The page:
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Learning Circles


In October 2016, Sandra Woodhead Lyons presented Development of a meaningful staff development resource as a participatory activity in continuing care at the 45th Annual Scientific and Educational Meeting of the Canadian Association on Gerontology: Fostering Innovation in Research on Aging in Montreal.

In June 2016, Sandra Woodhead Lyons presented Can Cooperative Learning Strategies Lead to Practice Change in Continuing Care? at the Our Future is Aging: Current Research on Knowledge, Practice and Policy conference in Halifax.

Gail V. Barrington presented The Evaluation Team as an Adaptive System: the Learning Circle Story at the Canadian Evaluation Society conference in St. John’s Newfoundland on June 7, 2016.

ICCER presented a poster - Using developmental evaluation in health service research: A collaborative approach to qualitative data analysis - at the International Institute on Qualitative Methodology conference in Glasgow on May 3rd.

At the end of December 2015, the research team completed their report discussing the Learning Circles project, their key findings, and recommendations. An Executive Summary and a short, 2-page document were also created.

Full report - The Learning Circle Story: Building Capacity in Continuing Care
Executive Summary - The Learning Circle Story: Building Capacity in Continuing Care
Highlights document - The Learning Circle Story: Building Capacity in Continuing Care


On 25 October 2015, the research team held a symposium at the Canadian Association on Gerontology conference in Calgary, Alberta. A copy of their powerpoint is available here.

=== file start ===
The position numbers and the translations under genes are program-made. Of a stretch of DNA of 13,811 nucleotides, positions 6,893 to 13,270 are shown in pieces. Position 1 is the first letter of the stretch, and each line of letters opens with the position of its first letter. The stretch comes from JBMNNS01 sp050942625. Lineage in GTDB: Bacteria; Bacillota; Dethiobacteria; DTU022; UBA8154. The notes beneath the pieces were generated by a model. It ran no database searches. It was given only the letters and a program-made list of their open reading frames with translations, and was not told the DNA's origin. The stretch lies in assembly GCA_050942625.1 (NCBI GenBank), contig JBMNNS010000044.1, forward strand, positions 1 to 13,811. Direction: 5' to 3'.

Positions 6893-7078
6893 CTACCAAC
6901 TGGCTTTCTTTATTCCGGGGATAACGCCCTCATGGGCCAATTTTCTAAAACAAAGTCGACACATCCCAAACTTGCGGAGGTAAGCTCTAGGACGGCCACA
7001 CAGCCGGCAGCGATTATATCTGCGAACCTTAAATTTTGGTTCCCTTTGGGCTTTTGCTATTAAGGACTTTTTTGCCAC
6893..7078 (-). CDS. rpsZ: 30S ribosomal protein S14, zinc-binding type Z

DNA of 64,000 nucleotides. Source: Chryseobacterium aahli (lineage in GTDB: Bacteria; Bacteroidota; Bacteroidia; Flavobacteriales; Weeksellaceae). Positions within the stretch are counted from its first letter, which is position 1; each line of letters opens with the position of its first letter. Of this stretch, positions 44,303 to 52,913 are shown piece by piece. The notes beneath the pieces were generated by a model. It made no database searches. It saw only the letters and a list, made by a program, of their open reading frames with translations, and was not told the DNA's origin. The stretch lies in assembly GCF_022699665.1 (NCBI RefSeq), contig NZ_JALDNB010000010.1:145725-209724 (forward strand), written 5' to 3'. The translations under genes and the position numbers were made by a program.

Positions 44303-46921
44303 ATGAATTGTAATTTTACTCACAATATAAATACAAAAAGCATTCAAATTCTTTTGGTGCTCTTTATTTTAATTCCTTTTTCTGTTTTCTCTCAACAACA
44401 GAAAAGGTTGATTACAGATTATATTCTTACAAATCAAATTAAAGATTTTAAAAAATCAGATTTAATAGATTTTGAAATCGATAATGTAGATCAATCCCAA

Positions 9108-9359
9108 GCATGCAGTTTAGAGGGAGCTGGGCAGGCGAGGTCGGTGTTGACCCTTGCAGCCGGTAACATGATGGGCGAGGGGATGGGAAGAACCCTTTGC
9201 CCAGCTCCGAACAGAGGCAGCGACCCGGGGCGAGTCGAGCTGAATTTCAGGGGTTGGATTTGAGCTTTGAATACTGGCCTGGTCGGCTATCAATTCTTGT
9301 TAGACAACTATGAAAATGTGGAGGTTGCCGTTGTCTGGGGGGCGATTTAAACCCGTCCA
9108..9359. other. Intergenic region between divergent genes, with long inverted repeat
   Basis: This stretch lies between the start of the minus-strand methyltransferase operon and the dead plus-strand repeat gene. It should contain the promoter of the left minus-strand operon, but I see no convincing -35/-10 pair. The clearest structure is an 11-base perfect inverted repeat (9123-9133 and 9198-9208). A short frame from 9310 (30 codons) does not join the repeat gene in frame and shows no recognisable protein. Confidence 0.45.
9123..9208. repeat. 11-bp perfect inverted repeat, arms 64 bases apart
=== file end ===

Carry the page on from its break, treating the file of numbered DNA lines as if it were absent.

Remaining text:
On 30 September 2015, PI Sharla King presented on behalf of the research team at the Collaboration Across Borders V conference. A copy of her presentation is available here.


Learning Circles: From Cooperative Learning Strategies to Quality Continuing Care Workplaces

In 2014 a team led by Dr. Sharla King (University of Alberta) and Mr. Steve Friesen (Bethany Care Society) received funding through Covenant Health’s Network of Excellence in Seniors Health & Wellness to implement and evaluate learning circles in both long term care and supportive living sites in Alberta.

Information on the project can be found here.


Adult education was the number 2 issue identified in the 2012 consultation process with direct care providers. Knowledge transfer, and increasing the capacity of health providers to integrate best practices into care, is one of the most urgent challenges and opportunities for quality improvement in continuing care. Many organizations spend considerable time and resources on educational initiatives to inform and build capacity of direct care providers. However, there is evidence that traditional education methods for transferring knowledge are not effective, particularly with Health Care Aides.

ICCER funded a pilot project to implement learning circles in Bethany Care Society and Excel Society. Funding was provided for Barrington Research Group to conduct a formal evaluation of the learning circles implemented at Bethany Care.

Initial findings show that the learning circles have: i) increased communication between staff and management; ii) increased communication between staff; iii) increased collaborative teamwork; 
iv) enhanced resident-centred care; and v) increased confidence in decision-making abilities.

Final report of the evaluation of the learning circle project (June 2014)

Poster presented at the 11th European Evaluation Society Biennial Conference (1-3 October 2014)